Antioch: on having necessary conversations

Talisman Theatre’s new creation raises questions on representation of non-Western identities

Antioch is a digital theatre performance presented by Talisman Theatre. The show is a translated adaptation of the French text Antioche by author Sarah Berthiaume. The English version, directed by Sophie El Assaad, is driven by a desire to provide a more accurate representation of the Middle Eastern characters in the play through a story that details the communication struggles between an immigrant mother and her daughter. Presented on YouTube, the work is also an exploration of new digital possibilities for live art creations. The result is a powerful immersive theatre reading that invites viewers to engage with the performance while being comfortably seated and wearing a pair of headphones.

Antioch tells the story of Inas, her daughter Lily, and the archetypal figure of Antigone. Nora Guerch plays Inas, an immigrant and single parent troubled by her past. Interviewed by phone, Guerch explained that she was profoundly touched to play this multi-layered character. The actor described Inas as “a complex women who is profoundly full of a memory that she doesn’t want to face.”

Lily, played by Mona Maarabani, constantly rethinks the society and the world she lives in. Full of frustration, the teenager shares her thoughts with her friend Antigone, who died 2,500 years ago in her own Greek tragedy. They criticize the world together. Cara Rebecca plays a version of Antigone, who wears her toga despite the modern era she exists in, while also eating gummies. The character narrates the interactions between Lily and Inas . Lily also develops another relationship, this one through the internet. She chats with H, played by Ismail Zourhlal, a guy who lives on the other side of the world and shares her anger towards the system.

Lily and Inas live in the same reality, but it is shaped by their own experiences: Inas immigrated to North America to find a better life, and sees it as a place of opportunity while Lily suffocates in the Western lifestyle. Antioch examines their contradictory visions and how they can finally come together.

The line between fiction and reality is blurred, letting the viewers decide for themselves what is real or not. The abstraction present in the work is complemented by the visual identity created by Emily Soussana and Andrew Scriver’s multimedia company potatoCakes_digital. For Antioch, they created different settings where the action takes place. Throughout the work, digital effects are implemented and add layers of meaning to the text.

Jesse Ash is the sound designer for the piece. He also worked in collaboration with music consultant Skander Cherif to develop sound propositions that are truthful to the Middle Eastern characters of Antioch. When listening to the piece, viewers are encouraged to wear headphones to fully experience the sonic ambiance. The soundscape was created in a way that allows the  listener to feel as though they were in the room with the actors.

For Guerch, this experimental reading is a rich experience. She believes that digital theatre propositions like Antioch birth new possibilities for live art . “Arts evolve with time and that is an outgrowth of theatre that was born. It is not theatre. It is a child of theatre. […] It comes from theatre, but it unfolds through listening to the moment’s necessities,” she said.

The mission of the Talisman Theatre company is to translate Quebecois theatre pieces in order to make them accessible to an anglophone audience. For this project, they went beyond simple linguistic translation. They also worked with director Sophie El Assaad to adapt the text to make it closer to the Middle Eastern realities it depicts.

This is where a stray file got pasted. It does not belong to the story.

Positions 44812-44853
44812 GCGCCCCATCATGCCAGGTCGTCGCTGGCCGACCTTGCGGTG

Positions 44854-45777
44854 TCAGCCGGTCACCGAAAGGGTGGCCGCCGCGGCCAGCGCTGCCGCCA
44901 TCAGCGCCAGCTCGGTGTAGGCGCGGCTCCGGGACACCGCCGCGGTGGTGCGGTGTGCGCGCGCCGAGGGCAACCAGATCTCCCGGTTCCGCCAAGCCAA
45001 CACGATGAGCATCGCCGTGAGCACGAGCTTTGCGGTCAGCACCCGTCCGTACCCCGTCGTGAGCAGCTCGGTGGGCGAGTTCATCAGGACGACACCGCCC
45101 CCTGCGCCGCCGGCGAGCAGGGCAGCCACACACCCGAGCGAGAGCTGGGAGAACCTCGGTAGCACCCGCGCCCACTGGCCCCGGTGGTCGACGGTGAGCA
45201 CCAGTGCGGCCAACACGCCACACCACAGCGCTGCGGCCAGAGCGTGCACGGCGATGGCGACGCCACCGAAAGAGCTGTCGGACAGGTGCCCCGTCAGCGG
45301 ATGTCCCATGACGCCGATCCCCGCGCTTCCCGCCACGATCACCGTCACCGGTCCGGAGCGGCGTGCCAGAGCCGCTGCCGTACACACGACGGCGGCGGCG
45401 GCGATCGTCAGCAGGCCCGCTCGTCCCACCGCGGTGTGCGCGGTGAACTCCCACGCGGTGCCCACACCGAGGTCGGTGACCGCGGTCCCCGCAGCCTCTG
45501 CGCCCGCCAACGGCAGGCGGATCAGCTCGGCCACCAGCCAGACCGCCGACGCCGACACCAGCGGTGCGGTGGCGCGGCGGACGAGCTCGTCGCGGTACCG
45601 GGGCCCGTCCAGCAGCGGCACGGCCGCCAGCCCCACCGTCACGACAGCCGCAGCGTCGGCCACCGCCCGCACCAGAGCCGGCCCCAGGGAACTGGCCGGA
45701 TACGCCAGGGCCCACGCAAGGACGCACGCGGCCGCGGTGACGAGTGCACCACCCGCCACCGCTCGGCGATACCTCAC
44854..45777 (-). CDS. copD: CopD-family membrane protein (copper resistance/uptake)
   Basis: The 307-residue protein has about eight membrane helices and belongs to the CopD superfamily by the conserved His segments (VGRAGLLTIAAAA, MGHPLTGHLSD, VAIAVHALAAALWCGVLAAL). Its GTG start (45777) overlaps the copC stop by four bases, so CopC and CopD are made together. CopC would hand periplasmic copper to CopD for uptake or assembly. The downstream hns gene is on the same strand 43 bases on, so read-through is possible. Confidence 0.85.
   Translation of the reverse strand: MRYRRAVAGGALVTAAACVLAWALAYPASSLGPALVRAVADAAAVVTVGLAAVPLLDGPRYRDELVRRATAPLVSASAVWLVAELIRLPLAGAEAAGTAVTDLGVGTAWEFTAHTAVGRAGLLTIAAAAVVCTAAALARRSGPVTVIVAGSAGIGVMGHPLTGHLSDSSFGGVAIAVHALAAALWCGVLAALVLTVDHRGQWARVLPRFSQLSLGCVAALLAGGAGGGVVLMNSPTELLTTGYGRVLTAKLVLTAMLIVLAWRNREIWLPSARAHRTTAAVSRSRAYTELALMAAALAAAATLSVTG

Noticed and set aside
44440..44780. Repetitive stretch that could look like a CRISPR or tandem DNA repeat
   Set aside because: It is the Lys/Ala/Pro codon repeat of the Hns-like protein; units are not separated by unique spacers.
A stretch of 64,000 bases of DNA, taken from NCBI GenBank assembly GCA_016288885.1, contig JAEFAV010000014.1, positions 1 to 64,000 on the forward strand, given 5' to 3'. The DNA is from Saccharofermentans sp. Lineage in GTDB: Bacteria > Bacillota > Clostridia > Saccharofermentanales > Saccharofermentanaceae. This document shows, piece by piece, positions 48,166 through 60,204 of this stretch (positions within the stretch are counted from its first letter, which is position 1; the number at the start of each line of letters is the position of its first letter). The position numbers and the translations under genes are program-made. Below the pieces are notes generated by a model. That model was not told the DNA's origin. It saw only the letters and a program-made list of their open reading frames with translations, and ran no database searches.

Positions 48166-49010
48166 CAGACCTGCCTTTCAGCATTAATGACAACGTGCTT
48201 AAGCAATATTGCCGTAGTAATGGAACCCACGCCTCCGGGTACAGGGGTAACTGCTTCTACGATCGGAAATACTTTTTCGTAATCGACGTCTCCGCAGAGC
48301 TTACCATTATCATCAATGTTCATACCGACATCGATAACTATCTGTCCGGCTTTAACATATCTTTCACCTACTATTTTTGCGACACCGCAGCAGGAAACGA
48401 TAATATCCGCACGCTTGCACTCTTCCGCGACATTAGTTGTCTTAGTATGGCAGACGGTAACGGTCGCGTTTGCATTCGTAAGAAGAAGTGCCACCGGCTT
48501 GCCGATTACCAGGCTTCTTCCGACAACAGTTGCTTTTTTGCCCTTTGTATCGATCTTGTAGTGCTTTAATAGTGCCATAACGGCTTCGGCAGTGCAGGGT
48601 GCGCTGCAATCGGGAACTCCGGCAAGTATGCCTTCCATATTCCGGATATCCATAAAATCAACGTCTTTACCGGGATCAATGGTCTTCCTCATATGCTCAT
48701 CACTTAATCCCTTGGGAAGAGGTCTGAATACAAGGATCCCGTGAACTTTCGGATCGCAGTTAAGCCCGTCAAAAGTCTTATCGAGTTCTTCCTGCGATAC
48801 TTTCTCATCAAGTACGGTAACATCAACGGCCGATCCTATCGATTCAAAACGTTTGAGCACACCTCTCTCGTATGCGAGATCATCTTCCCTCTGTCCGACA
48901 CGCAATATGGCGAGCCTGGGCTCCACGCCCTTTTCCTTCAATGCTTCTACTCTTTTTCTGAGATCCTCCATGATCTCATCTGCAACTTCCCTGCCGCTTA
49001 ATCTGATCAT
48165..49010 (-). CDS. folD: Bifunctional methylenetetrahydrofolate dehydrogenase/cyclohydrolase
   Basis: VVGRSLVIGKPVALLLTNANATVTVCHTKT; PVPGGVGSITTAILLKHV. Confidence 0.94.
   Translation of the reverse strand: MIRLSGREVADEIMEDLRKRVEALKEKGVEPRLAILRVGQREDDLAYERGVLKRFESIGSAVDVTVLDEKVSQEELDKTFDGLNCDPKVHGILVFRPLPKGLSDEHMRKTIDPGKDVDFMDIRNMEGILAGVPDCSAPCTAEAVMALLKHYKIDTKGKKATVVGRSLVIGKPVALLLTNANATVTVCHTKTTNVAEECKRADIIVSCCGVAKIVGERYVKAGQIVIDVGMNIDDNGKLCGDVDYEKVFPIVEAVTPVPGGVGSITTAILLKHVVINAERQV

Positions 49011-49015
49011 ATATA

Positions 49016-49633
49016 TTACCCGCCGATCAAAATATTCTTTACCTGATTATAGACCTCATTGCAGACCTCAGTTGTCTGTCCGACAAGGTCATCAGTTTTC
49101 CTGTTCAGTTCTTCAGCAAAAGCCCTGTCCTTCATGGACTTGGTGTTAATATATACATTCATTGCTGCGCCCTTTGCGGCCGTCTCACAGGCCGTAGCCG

El Assaad has worked in the theatre field since 2015 and focused mostly on costume and set design. Antioch is one of her first directing experiences. Prior to working as the director of the piece, she did a lot of research related to the themes tackled in Antioch. For El Assaad, who is Lebanese and grew up in Bahrain, a country in the Persian Gulf, this work also relates to her personal artistic research.

“It is rare that I get to work on shows that pertain to my culture, and as an artist, in my personal practice, I am actively researching ways in which I can bring in aesthetics and ways of working that aren’t necessarily Western. I want to learn more about my identity, and I want to bring that in through my art, so doing the research for this project allowed me to do the research for my own practice,” she said.

For El Assaad, the project is also about having conversations that do not happen often enough. “We are all learning how to exist as a multicultural, diverse community, and so I saw this project as a way […] of having these very important discussions that don’t happen enough,” she said.

The showing is followed by a roundtable discussion featuring five artists. El Assaad is accompanied by Fuad Ahmed, Ghassan Zakarya, Hoda Adra, and Aquil Virani to discuss the issue with representation of non-Western realities by Western playwrights based on their reading of the original version of Antioche, as well as their personal experiences.

This conversation adds to the multiple layers of meaning present in Antioch. The profoundly touching theatre reading is described by El Assaad as a story on the power of vulnerability.  This openness gives Lily and Inas the opportunity to come together while trying to understand each other.

“For me, this piece isn’t about strength in the typical way, but it is about seeing how being vulnerable is actually being strong, and actually being able to compromise, and being able to let your guard down, and being able to let your weaknesses show. That’s so strong and that’s what power is,” El Assaad said.


Photo courtesy Surah Field-Green

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